The Rise Of Muckraking In The Progressive Era

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During the years 1900-1916, it was the period of the Progressive Era. This was a time of economic growth due to a surge of production, population, and the expansion of the marketplace. Cities and farms grew simultaneously. The city was surrounded by the creative minds of artists, writers, and reformers. These individuals brought the community to life. The farms were able to recover their prices thus, agriculture in America entered the golden age. This period came with several enhancements in the society however, behind it all there was the presence of corrupt politics, business, meatpacking, and more. The journalist perceives that it’s within the muck that the reality is commonly buried. This act was commonly known as muckraking which uses journalism to uncover the dark side of American life. This was an important aspect of the Progressive Era because it enlightened Americans about the filth and abuse that was taking place in the shadows of prosperity throughout society. As this information was released action was taken to repair the damage that has been done.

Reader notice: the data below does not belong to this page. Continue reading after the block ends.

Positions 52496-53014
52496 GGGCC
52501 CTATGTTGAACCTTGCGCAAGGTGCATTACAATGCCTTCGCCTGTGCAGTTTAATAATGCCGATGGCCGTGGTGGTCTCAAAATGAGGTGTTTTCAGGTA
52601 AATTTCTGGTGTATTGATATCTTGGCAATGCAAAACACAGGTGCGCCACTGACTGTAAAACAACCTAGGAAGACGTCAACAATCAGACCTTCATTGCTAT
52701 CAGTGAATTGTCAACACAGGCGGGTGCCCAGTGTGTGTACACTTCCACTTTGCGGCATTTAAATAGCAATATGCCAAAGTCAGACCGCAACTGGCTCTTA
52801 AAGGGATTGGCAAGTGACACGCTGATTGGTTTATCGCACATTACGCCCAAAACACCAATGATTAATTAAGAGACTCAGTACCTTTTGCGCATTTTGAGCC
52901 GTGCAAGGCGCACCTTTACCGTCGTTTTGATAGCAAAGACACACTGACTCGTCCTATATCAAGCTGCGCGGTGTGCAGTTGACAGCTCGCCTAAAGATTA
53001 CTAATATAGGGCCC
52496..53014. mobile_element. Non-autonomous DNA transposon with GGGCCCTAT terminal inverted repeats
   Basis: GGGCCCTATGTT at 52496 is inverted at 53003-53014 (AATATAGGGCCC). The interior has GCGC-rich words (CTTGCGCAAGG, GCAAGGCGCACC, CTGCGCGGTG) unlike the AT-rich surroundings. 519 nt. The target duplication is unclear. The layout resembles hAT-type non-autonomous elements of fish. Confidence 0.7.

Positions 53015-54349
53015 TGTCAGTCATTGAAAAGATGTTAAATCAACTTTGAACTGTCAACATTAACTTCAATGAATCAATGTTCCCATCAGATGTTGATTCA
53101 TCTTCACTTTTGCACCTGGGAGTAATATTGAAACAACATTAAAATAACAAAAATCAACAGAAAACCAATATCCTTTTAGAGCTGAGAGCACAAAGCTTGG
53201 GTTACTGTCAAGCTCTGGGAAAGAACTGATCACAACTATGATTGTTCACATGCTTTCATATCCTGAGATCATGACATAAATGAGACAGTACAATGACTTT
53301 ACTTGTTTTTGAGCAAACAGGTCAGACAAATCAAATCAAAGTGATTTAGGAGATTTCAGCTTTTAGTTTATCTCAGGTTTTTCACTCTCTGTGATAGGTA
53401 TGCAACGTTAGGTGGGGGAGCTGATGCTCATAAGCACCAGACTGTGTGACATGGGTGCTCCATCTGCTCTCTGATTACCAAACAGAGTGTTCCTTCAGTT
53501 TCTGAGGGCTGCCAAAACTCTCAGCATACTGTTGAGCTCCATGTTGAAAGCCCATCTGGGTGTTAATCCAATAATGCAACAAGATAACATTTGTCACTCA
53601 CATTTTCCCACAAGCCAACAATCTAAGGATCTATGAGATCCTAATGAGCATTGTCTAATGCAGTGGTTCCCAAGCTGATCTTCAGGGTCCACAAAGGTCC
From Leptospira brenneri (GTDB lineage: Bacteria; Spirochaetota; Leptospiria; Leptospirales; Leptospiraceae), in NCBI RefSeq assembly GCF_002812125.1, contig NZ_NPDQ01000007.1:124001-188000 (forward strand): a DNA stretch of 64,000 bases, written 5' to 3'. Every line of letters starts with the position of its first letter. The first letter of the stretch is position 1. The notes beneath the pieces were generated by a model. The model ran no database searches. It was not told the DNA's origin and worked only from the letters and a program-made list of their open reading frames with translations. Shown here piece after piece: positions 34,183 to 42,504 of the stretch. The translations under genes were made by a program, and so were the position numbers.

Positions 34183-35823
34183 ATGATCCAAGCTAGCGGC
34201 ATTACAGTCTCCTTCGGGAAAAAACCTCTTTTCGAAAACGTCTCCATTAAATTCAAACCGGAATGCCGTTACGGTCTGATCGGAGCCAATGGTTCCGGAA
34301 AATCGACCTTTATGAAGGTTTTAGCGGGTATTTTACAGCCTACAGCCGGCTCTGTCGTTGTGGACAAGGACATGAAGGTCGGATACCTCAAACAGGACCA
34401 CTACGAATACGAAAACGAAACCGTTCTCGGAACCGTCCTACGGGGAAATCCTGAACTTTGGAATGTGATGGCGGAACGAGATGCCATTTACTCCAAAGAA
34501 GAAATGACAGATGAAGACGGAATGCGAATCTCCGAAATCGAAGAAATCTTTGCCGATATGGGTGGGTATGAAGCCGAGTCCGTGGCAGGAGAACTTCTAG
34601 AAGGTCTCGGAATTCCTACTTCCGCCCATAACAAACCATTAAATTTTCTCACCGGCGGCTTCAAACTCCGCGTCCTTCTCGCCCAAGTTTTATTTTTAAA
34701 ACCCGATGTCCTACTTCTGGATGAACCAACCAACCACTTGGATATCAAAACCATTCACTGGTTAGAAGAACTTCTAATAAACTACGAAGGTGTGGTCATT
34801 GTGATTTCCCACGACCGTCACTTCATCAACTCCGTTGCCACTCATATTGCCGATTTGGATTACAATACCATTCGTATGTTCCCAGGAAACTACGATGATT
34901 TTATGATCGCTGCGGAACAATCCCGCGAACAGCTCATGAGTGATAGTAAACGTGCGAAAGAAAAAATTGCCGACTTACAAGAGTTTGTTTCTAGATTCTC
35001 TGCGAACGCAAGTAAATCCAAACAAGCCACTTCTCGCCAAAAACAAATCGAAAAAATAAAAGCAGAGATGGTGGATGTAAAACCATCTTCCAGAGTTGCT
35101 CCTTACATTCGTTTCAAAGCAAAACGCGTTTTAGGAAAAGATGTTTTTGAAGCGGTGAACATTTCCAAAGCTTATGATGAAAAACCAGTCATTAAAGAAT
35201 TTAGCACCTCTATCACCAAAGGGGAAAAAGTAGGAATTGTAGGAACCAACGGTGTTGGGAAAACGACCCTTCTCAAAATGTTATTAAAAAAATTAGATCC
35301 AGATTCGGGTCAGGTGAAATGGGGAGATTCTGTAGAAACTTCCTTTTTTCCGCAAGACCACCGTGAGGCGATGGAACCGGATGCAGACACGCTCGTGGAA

Many muckrakers were college-educated and they were fascinated by this journalistic side of writing. Some of the well-known muckrakers at the time were Ida Tarbell, Lincoln Steffen, Upton Sinclair, and Lewis Hine. These investigative journalists used many forms of media to capture the corruption. There were articles, books, and even photographs that conveyed to the people the terrors happening within the current state of the country. One of the earliest exposés was Ida Tarbell’s piece, The History of the Standard Oil Company in 1902-1904. Tarbell used her experience to create the article as she grew up around this industry. This could be one aspect that made it successful among people. In this piece, she unveils the corrupt practices of the oil business industry, specifically the story of John D. Rockefeller. Rockefeller began his business journey when he was about 23 years old. In 1858 he found a partner, M.B. Clark, who helped him start a business as they combined their savings. As he discovered many ways to improve the company, Rockefeller branched off creating the Standard Oil Company in June 1870. He was able to make the workings of the business more efficient and one way he achieved this was to obliterate any competition. He utilized unfair practices to achieve superiority which caught the attention of many. Tarbell mentioned that Rockefeller would lower his prices and then increase them when the competition has been destroyed. Other illegal practices similar to this, led the Supreme Court to conclude that they infringed the Sherman Antitrust Act of 1911. This act prevented the presence of monopoly practices. It was clear that Rockefeller’s business was a monopoly and because of Tarbell’s report, the company has been removed. She was able to save other companies in America because their biggest competitor has been eliminated. This enormous impact attracted more attention to the term muckraking during this time.